How immigrants are redefining 'American' in Southern California

Survey says: Latinos still favor Obama, and his same-sex marriage stance makes little difference

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President Barack Obama at a campaign event in Redwood City, Calif., May 23, 2012

A conservative group is capitalizing on President Obama's less-than-popular record on immigration as a way to appeal to Latino voters, while Republican candidate-apparent Mitt Romney is talking up the economy as an alternate way of reaching out to Latinos. But in spite of all this, a new poll suggests that Romney still has much ground to cover.

Released by NBC, the Wall Street Journal and Telemundo, the poll shows 61 percent of 300 Latino adults surveyed earlier this month supporting Obama for reelection, versus 27 percent who support Romney. Among other things, a majority of respondents gave Obama the thumbs-up for his handling of the economy. And as for his recently-stated position in support of same-sex marriage, that didn't appear to make much of a difference.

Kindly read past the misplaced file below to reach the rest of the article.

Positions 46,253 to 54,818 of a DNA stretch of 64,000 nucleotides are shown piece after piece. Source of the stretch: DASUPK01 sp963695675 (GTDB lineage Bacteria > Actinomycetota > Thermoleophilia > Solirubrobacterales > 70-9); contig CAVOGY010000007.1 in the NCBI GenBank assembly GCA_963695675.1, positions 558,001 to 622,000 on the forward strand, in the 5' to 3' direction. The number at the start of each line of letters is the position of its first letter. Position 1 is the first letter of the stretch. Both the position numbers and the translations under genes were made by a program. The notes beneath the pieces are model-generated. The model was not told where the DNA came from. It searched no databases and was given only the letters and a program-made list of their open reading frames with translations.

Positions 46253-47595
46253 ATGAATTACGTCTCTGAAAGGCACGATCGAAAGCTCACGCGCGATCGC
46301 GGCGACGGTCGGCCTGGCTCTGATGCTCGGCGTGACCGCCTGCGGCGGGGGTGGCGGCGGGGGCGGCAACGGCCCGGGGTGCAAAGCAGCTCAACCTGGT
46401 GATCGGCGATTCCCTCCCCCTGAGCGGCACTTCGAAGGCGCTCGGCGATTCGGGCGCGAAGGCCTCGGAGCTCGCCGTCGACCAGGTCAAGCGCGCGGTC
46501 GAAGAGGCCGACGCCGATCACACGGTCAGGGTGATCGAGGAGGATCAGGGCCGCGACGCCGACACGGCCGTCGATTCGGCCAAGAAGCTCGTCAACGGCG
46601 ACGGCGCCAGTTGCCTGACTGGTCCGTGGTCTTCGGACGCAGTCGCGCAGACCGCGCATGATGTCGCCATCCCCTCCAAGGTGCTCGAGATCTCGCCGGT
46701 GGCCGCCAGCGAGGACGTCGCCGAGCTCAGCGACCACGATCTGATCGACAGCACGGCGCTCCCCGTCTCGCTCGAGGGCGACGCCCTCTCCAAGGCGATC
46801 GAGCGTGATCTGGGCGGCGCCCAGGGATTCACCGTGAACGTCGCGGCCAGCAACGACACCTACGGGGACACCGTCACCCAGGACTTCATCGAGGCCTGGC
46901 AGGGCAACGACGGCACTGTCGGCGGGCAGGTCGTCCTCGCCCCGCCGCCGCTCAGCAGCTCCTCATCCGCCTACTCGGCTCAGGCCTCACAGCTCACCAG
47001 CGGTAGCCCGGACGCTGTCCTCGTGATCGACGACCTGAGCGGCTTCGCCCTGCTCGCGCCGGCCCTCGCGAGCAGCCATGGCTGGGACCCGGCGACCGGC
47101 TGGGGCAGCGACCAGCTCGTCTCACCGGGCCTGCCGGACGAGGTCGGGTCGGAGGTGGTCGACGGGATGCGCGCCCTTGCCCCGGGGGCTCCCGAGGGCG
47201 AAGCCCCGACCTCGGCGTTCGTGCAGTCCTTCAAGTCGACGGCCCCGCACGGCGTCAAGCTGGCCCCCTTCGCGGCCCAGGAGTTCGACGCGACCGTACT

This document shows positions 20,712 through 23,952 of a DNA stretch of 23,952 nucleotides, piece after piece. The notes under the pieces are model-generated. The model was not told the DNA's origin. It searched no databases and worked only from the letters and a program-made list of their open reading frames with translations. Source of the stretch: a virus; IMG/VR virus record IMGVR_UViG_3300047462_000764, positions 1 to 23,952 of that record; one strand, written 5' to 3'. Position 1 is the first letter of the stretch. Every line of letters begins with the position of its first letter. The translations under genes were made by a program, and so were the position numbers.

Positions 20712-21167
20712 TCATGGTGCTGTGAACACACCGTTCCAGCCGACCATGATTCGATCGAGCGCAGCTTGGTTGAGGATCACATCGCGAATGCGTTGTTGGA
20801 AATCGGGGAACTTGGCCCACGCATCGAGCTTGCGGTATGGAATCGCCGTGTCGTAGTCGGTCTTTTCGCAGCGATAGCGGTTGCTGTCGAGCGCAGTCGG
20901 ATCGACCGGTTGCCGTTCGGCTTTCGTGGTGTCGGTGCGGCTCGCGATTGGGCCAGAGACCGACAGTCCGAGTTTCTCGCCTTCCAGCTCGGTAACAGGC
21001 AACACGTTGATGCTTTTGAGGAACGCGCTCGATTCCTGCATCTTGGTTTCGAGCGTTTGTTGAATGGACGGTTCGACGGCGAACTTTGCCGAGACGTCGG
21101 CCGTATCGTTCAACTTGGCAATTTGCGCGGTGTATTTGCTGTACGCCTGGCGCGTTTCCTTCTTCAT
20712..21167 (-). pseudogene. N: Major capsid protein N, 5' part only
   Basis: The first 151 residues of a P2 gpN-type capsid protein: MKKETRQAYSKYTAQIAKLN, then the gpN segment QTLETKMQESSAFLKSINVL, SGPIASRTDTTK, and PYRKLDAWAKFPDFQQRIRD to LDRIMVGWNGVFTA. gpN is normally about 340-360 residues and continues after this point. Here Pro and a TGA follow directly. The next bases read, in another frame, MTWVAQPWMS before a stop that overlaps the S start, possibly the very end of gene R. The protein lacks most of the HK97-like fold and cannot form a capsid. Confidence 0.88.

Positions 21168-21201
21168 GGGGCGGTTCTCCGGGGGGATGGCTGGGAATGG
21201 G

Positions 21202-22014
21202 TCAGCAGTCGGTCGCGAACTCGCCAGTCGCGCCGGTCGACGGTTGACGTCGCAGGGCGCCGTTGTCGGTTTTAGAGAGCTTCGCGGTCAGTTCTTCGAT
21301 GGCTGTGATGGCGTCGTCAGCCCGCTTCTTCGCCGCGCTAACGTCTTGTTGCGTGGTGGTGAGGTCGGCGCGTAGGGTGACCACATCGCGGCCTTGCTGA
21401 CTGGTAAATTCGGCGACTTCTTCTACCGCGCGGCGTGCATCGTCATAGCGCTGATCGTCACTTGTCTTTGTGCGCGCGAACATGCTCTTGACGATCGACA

A few highlighted questions and results from the poll:


Romney prepares to tackle his 'Latino problem': Three signs

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Mitt Romney, March 2010

Now that Rick Santorum has dropped out the race and Mitt Romney is fairly assured of the Republican presidential nomination, his campaign seems to be working double-time to woo Latino voters.

It's not going to be easy. Throughout his campaign so far, Romney has taken a hard line on immigration, alienating Latino voters on an issue that may not rank as high as the economy, but is one that Latinos tend to take personally. And while immigration has been a sore point for both Romney and President Obama, Latino voters still favor Obama by a wide margin.

But recent developments in the Romney camp suggest there will be a heavy focus on reaching Latino voters as November nears, starting with:

1) Romney distancing himself from Kris Kobach, the Kansas secretary of state and activist attorney who has written many recent state anti-illegal immigration laws. From ABC News: